Allison's Road: Chick Lit Exclusive!
SheKnows Chick Lit interviews New York Times best-selling author Allison Winn Scotch.
Allison Winn asks, 'what if you woke up and found yourself seven years in the past, living with an ex-boyfriend and minus your present-day husband and child?' 'Could you find the road back home to your real life or would you do things differently?'
That's the premise of author Allison Winn Scotch's New York Times best-selling book Time of Your Life. Just released in paperback and optioned for a movie, the book examines what it would be like to have a do-over, the ultimate "What if?" book.
Allison, also the author of The Department of Lost and Found and a frequent magazine writer, dished on her writing, motherhood and the casting of the movie version of Time of My Life.
SheKnows: What is the most asked question you get from your readers-fans?
Allison Winn Scotch: Well, I'm often asked – with both of my books, even though the protagonists are so different – if the books/stories are reflections of my own life. In fact, I've been asked more than a few times if my debut novel, The Department of Lost and Found, was a memoir, which, most certainly, it wasn't. I think readers often assume that if you write about something realistically, that you're literally "writing what you know." With my second book, Time of My Life, I think a lot of people probably made assumptions about me and my marriage and my own "what-ifs" and compared me to Jillian. I'm lucky that I have a husband who just sort of laughs about it and is glad that his wife is earning a paycheck! LOL. I always just take it as a compliment that people think I write well enough to convince them that this is my story. But it's not mine. I understood Jillian, and I connected with her emotionally, but we're pretty different people with pretty different lives.
SheKnows: What question do you wish you'd get asked but never have? Why?
Allison Winn Scotch: Wow...tough question! Because I run a blog where people ask me questions, I think I've been asked everything under the sun. Maybe the one that should be asked more often is how difficult is it to be a successful writer. I hear from a lot of people who think they have a book in them but who never actually sit down and do the hard work. Carving a path as a novelist is tough – I'm not going to lie – and even though, yeah, it's a super-cool job to have, it's not an easy one.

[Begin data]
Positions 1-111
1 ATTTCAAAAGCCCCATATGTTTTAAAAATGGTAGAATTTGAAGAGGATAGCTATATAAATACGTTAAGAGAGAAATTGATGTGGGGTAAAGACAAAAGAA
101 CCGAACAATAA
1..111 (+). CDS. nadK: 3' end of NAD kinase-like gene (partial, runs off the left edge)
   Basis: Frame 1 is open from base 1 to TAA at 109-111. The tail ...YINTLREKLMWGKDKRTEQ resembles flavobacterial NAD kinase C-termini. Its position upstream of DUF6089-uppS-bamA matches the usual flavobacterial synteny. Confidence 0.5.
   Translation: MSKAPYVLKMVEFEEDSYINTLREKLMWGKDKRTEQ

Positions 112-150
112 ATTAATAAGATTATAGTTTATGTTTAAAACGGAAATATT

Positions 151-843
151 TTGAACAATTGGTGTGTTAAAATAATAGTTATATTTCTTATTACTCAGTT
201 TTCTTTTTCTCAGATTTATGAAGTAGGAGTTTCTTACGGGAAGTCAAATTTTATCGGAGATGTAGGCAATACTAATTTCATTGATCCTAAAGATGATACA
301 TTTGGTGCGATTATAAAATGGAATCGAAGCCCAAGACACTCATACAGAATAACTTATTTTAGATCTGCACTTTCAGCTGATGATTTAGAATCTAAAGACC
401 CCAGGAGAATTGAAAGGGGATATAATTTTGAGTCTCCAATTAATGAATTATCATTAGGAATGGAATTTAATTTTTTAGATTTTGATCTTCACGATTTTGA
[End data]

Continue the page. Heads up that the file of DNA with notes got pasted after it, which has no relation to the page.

SheKnows: I read that you wrote Time of My Life in two months...how did you do that? Is it always that fast?
Allison Winn Scotch: Yes, I wrote Time of My Life in about two months, and I wrote The Department of Lost and Found in about three. Keep in mind that these were the first drafts. I, of course, then went back and had to revise them. I was able to write them quickly because, as I alluded to above, I really just got these characters. Their voices entered my heads, and honestly, I couldn't get them out until I had purged every last ounce of them on the page. Which I know sounds pretentious and writerly, but it's true! I would wake up in the middle of the night with, say, Jillian's voice in my brain, and would spend the wee hours mulling over the next chapter. So I would just spit out the words as quickly as they would come to me...and voila, a completed manuscript. The One That I Want, unfortunately, hasn't come quite as easily to me because I'm tackling what I think is a more complex structure and a character who I've had to work harder to understand. For me, voice is everything – once I can hear how my characters sound, I'm off to the races. But with Tilly, my protagonist in The One That I Want, well, she's been a little slippery, so even though the manuscript is completed, I'm still going back and tinkering, ensuring that I'm presenting her in the most honest, realistic way possible. From start to finish, this one has taken me about six months, and I'm still revising. I hope to be done (really, really, really, really hope) by early fall.
SheKnows: Describe your process, how your characters come to you and how you name them?
Allison Winn Scotch: Funny, I wish I knew! If I did, I'd probably have a much better handle on what to do with Tilly. But both Natalie, my protagonist in The Department of Lost and Found, and Jillian, came to me out of nowhere. Like, one day I'm running in the park (where I often do my best thinking), and bam, there's Jillian, there's the concept of the book, here's how I'm going to write it. I've found over the years that unless I'm really struck with this lightening bolt, I can't write a good book for the life of me. I need to have that OMG feeling, and from there, the pieces fall into place. That said, I do spend a lot of time thinking about what concepts I want to explore, what themes I want to highlight, and I suppose in this brainstorming, unconscious ideas filter into my head, which then likely come together to form that OMG moment when everything clicks together. So, for example, I'd spent a lot of time thinking about a time-travel idea before I came up with Jillian. I wasn't sure how to go about it, how to write the book I wanted to until that day in the park when she just sort of flashed in my brain. As far as names, I just think about who these people are, where they come from, what might suit their personality, sort of like what parents do when they name their children! Like, for the guys in Time of My Life, I needed something classic but not ridiculously nerdy for Jillian's estranged husband, and Henry just worked for me, and I needed something sort of sexy but still country-clubish for her former boyfriend, and Jackson had that snap to it. Here's a secret: I do sometimes go back and rename characters if I don't think the name fits after I've gotten to know them.